# Binary classification

The package is designed to handle models of the following general form

\begin{aligned} \mathbf{y} \ |\ \mathbf{f}, \theta &\sim \prod_{i=1}^n p(y_i \ | \ f_i,\theta), \\ \mathbf{f} \ | \ \theta &\sim \mathcal{GP}\left(m_{\theta}(\mathbf{x}), k_{\theta}(\mathbf{x}, \mathbf{x}')\right),\\ \theta & \sim p(\theta), \end{aligned}

where $\mathbf{y}=(y_1,y_2,\ldots,y_n) \in \mathcal{Y}$ and $\mathbf{x} \in \mathcal{X}$ are the observations and covariates, respectively, and $f_i:=f(\mathbf{x}_i)$ is the latent function which we model with a Gaussian process prior. We assume that the responses $\mathbf{y}$ are independent and identically distributed and as a result the likelihood $p(\mathbf{y} \ | \ \mathbf{f}, \theta)$, can be factorized over the observations.

In the case where the observations are Gaussian distributed, the marginal likelihood and predictive distribution can be derived analytically. See the Regression documentation for an illustration.

In this example we show how the GP Monte Carlo function can be used for supervised learning classification. We use the Crab dataset from the R package MASS. In this dataset we are interested in predicting whether a crab is of colour form blue or orange. Our aim is to perform a Bayesian analysis and calculate the posterior distribution of the latent GP function $\mathbf{f}$ and model parameters $\theta$ from the training data $\{\mathbf{X}, \mathbf{y}\}$.

using GaussianProcesses, RDatasets
import Distributions:Normal
using Random

Random.seed!(113355)

crabs = dataset("MASS","crabs");              # load the data
crabs = crabs[shuffle(1:size(crabs)[1]), :];  # shuffle the data

train = crabs[1:div(end,2),:];

y = Array{Bool}(undef,size(train)[1]);       # response
y[train[:,:Sp].=="B"].=0;                      # convert characters to booleans
y[train[:,:Sp].=="O"].=1;

X = convert(Matrix,train[:,4:end]);          # predictors

We assume a zero mean GP with a Matern 3/2 kernel. We use the automatic relevance determination (ARD) kernel to allow each dimension of the predictor variables to have a different length scale. As this is binary classifcation, we use the Bernoulli likelihood,

$y_i \sim \mbox{Bernoulli}(\Phi(f_i))$

where $\Phi: \mathbb{R} \rightarrow [0,1]$ is the cumulative distribution function of a standard Gaussian and acts as a squash function that maps the GP function to the interval [0,1], giving the probability that $y_i=1$.

Note that BernLik requires the observations to be of type Bool and unlike some likelihood functions (e.g. student-t) does not contain any parameters to be set at initialisation.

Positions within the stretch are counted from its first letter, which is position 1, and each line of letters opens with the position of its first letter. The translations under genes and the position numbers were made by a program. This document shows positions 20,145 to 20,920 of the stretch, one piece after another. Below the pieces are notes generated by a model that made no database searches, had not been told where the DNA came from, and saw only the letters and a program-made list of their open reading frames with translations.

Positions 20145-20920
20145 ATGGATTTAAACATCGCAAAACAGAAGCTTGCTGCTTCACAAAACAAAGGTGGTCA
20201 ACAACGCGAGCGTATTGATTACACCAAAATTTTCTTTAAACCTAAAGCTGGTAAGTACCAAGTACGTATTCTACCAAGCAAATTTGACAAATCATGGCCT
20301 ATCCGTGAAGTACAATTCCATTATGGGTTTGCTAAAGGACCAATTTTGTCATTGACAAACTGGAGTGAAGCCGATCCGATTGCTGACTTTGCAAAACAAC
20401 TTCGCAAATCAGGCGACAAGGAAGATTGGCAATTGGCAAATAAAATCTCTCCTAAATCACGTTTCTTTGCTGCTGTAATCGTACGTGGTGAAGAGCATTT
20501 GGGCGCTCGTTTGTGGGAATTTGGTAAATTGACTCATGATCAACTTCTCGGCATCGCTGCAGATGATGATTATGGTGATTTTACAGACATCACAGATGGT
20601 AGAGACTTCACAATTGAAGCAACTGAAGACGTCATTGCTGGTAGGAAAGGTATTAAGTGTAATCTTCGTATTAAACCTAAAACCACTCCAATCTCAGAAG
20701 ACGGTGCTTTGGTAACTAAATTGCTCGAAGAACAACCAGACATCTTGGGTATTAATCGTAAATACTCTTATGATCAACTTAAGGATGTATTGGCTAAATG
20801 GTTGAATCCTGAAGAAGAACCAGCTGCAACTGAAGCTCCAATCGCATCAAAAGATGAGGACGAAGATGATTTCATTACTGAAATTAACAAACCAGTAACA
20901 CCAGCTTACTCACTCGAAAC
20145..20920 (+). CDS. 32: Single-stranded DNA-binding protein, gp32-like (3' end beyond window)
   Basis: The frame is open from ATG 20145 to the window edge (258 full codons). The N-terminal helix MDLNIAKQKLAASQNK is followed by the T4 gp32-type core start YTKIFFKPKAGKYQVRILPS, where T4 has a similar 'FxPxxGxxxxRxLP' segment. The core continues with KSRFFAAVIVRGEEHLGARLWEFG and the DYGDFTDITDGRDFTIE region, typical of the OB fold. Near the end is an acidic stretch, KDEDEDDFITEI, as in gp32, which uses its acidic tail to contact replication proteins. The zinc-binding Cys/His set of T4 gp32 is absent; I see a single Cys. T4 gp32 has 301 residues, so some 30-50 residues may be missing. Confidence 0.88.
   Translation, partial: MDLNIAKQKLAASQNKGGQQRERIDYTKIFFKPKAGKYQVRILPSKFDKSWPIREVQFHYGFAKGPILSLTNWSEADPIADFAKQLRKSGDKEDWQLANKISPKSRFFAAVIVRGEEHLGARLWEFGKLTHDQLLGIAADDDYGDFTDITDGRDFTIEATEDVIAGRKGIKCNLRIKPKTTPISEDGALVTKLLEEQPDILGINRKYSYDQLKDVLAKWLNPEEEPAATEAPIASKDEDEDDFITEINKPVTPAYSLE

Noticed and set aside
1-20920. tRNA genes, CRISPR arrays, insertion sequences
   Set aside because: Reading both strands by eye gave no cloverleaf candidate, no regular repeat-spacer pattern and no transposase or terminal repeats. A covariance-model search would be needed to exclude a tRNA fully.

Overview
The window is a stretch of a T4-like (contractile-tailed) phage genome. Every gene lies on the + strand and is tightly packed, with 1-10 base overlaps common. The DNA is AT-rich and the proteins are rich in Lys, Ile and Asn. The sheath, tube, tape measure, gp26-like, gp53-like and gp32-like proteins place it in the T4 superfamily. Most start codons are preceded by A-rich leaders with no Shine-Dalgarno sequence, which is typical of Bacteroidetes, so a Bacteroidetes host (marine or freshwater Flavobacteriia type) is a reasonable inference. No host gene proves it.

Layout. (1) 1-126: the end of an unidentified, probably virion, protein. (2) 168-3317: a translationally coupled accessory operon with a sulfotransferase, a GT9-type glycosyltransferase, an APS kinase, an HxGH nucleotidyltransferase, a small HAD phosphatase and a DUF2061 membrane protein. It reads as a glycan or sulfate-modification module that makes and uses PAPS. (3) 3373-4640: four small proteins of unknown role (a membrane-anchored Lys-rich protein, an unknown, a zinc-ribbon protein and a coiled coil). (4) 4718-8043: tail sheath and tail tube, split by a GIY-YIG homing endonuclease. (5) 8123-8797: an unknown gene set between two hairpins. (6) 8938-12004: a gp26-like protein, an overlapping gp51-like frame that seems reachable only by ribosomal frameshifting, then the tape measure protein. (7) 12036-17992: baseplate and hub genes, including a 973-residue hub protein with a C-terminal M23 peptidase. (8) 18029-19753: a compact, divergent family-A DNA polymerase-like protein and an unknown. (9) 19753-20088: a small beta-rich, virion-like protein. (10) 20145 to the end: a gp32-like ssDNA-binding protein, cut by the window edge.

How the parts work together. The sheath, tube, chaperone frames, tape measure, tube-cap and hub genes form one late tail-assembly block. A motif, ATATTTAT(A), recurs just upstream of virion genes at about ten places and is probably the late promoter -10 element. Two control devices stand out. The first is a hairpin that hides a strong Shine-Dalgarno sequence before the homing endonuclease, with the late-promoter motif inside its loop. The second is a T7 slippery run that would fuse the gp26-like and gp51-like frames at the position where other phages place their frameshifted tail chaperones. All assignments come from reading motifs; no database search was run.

#Select mean, kernel and likelihood function
mZero = MeanZero();                # Zero mean function
kern = Matern(3/2,zeros(5),0.0);   # Matern 3/2 ARD kernel (note that hyperparameters are on the log scale)
lik = BernLik();                   # Bernoulli likelihood for binary data {0,1}

We fit the GP using the general GP function. This function is a shorthand for the GPA function which is used to generate approximations of the latent function when the likelihood is non-Gaussian.

gp = GP(X',y,mZero,kern,lik)      # Fit the Gaussian process model
GP Approximate object:
Dim = 5
Number of observations = 100
Mean function:
Type: MeanZero, Params: Float64[]
Kernel:
Type: Mat32Ard{Float64}, Params: [-0.0, -0.0, -0.0, -0.0, -0.0, 0.0]
Likelihood:
Type: BernLik, Params: Any[]
Input observations =
[16.2 11.2 … 11.6 18.5; 13.3 10.0 … 9.1 14.6; … ; 41.7 26.9 … 28.4 42.0; 15.4 9.4 … 10.4 16.6]
Output observations = Bool[false, false, false, false, true, true, false, true, true, true  …  false, true, false, false, false, true, false, false, false, true]
Log-posterior = -161.209

We assign Normal priors from the Distributions package to each of the Matern kernel parameters. If the mean and likelihood function also contained parameters, then we could set these priors in the same using gp.m and gp.lik in place of gp.k, respectively.

set_priors!(gp.kernel,[Normal(0.0,2.0) for i in 1:6])
6-element Array{Normal{Float64},1}:
Normal{Float64}(μ=0.0, σ=2.0)
Normal{Float64}(μ=0.0, σ=2.0)
Normal{Float64}(μ=0.0, σ=2.0)
Normal{Float64}(μ=0.0, σ=2.0)
Normal{Float64}(μ=0.0, σ=2.0)
Normal{Float64}(μ=0.0, σ=2.0)

Samples of the latent function $f,\theta \ | \ X,y$ are drawn using MCMC sampling. By default, the mcmc function uses the Hamiltonian Monte Carlo algorithm. Unless defined, the default settings for the MCMC sampler are: 1,000 iterations with no burn-in phase or thinning of the Markov chain.

samples = mcmc(gp; nIter=10000, burn=1000, thin=10);
Number of iterations = 10000, Thinning = 10, Burn-in = 1000
Step size = 0.100000, Average number of leapfrog steps = 10.015100
Number of function calls: 100152
Acceptance rate: 0.087600

We test the predictive accuracy of the fitted model against a hold-out dataset

test = crabs[div(end,2)+1:end,:];          # select test data

yTest = Array{Bool}(undef,size(test)[1]);   # test response data
yTest[test[:,:Sp].=="B"].=0;                  # convert characters to booleans
yTest[test[:,:Sp].=="O"].=1;

xTest = convert(Matrix,test[:,4:end]);

Using the posterior samples $\{f^{(i)},\theta^{(i)}\}_{i=1}^N$ from $p(f,\theta \ | \ X,y)$ we can make predictions $\hat{y}$ using the predict_y function to sample predictions conditional on the MCMC samples.

ymean = Array{Float64}(undef,size(samples,2),size(xTest,1));

for i in 1:size(samples,2)
set_params!(gp,samples[:,i])
update_target!(gp)
ymean[i,:] = predict_y(gp,xTest')[1]
end

For each of the posterior samples we plot the predicted observation $\hat{y}$ (given as lines) and overlay the true observations from the held-out data (circles).

using Plots
gr()

plot(ymean',leg=false,html_output_format=:png)
scatter!(yTest)